One of the most frustrating parts of dealing with procrastination is just how nonsensical it seems on the outside. It may seem like a good idea in the moment, but putting something off by doing the washing up or reorganising your entire wardrobe will only lead to more stress and discomfort down the line.
It’s a lesson many of us will have learnt countless times throughout our working lives. So why, despite all of this, do we continue to do it?
Recent research may have the answer. While the idea that procrastination is a sign of laziness has long been rejected by psychologists, an early 2022 study published in the journal Brain And Cognition reasserts the idea that procrastination is actually a tool we use to avoid negative or unpleasant emotions like a fear of failure or anxiety – and reveals why some people are more likely to rely on this tool than others.
According to the research, which was based on the experiences of over 200 participants, the ability to practise ‘expressive suppression’ – that is, the capacity to regulate how you’re feeling and ‘push through’ negative emotions – makes someone less likely to procrastinate.
Indeed, in the MRI scans of those participants who procrastinated less, the brain region associated with this ability contained more grey matter (an indicator of how effective a brain region is) than those who procrastinated more.
In short, those who are able to manage the intensity of their emotions and navigate negative or unpleasant feelings are better able to avoid procrastination and get things done.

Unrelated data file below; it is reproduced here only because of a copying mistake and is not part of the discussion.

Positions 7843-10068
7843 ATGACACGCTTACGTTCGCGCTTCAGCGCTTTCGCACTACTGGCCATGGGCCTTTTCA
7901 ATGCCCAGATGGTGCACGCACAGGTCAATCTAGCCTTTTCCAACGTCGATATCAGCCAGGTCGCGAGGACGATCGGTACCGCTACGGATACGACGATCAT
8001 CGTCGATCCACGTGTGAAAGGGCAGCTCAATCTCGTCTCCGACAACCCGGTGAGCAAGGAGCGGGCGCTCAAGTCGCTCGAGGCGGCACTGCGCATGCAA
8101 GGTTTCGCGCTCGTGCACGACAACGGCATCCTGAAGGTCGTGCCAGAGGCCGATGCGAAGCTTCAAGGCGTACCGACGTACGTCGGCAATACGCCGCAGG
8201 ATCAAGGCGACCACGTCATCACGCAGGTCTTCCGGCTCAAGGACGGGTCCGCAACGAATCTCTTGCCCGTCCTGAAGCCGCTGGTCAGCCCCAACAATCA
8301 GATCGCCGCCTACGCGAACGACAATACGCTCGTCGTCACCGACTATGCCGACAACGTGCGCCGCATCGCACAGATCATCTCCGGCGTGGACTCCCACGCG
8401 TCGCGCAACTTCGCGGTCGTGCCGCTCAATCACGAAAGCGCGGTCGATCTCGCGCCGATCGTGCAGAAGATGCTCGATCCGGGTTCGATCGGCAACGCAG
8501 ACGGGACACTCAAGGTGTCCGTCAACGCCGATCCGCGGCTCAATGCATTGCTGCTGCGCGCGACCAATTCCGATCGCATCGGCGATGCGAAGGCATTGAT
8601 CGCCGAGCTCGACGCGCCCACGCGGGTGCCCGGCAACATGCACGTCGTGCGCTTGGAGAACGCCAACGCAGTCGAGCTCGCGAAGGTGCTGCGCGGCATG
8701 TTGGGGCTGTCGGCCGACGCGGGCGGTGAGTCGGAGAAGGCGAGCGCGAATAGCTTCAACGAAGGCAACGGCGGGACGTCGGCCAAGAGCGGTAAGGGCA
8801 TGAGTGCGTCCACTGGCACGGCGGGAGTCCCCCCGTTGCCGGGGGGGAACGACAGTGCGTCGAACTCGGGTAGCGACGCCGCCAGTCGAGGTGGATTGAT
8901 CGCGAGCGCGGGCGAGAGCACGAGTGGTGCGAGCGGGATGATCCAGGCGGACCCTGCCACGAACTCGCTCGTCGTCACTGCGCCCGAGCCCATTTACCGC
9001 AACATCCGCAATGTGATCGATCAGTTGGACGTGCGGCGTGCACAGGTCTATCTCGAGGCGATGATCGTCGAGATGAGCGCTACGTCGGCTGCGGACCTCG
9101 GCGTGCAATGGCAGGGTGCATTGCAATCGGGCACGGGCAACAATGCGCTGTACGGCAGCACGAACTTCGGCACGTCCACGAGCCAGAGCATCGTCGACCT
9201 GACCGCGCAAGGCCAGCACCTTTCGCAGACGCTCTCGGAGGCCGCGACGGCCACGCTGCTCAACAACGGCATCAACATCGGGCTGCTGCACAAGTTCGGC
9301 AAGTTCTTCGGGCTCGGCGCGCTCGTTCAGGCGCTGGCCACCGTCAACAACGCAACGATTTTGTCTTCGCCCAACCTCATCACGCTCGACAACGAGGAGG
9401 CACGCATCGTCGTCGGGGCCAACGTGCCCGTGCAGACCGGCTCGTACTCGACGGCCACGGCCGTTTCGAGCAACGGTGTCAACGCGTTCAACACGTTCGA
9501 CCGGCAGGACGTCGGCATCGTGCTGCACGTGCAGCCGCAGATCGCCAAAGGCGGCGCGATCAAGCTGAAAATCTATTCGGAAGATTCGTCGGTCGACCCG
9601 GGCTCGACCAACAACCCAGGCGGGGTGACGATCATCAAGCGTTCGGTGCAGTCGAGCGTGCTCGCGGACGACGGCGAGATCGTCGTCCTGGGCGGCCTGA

It’s a bit of a confusing concept to wrap your head around – but could have ramifications for how we approach procrastination in the future.
Instead of beating yourself up for being ‘lazy’ when you’re struggling to get something done, recognising that you’re struggling to manage negative emotions – and taking the time to acknowledge that fact – could make a big difference.
In fact, by simply taking the time to understand what’s going on when you get the urge to procrastinate and treating yourself with kindness, you could actually improve your ability to practise expressive suppression – making it easier to avoid procrastination in the future.
Indeed, as psychiatrist Grant Hilary Brenner writes in Psychology Today: “Cultivating self-compassion may help us regulate negative emotions more effectively to procrastinate less and enjoy other benefits to health and wellness.”
So, next time you’re faced with a difficult or anxiety-inducing task and feel the urge to procrastinate, sit with yourself for a moment. There’s a reason why you’re feeling the need to put something off – and being patient with yourself could make a big difference in the long-run.
As Stylist’s digital writer, Lauren Geall writes on topics including mental health, wellbeing and women’s issues. She’s also a big fan of houseplants and likes to dabble in film and TV from time-to-time. You can find her on Twitter at @laurenjanegeall.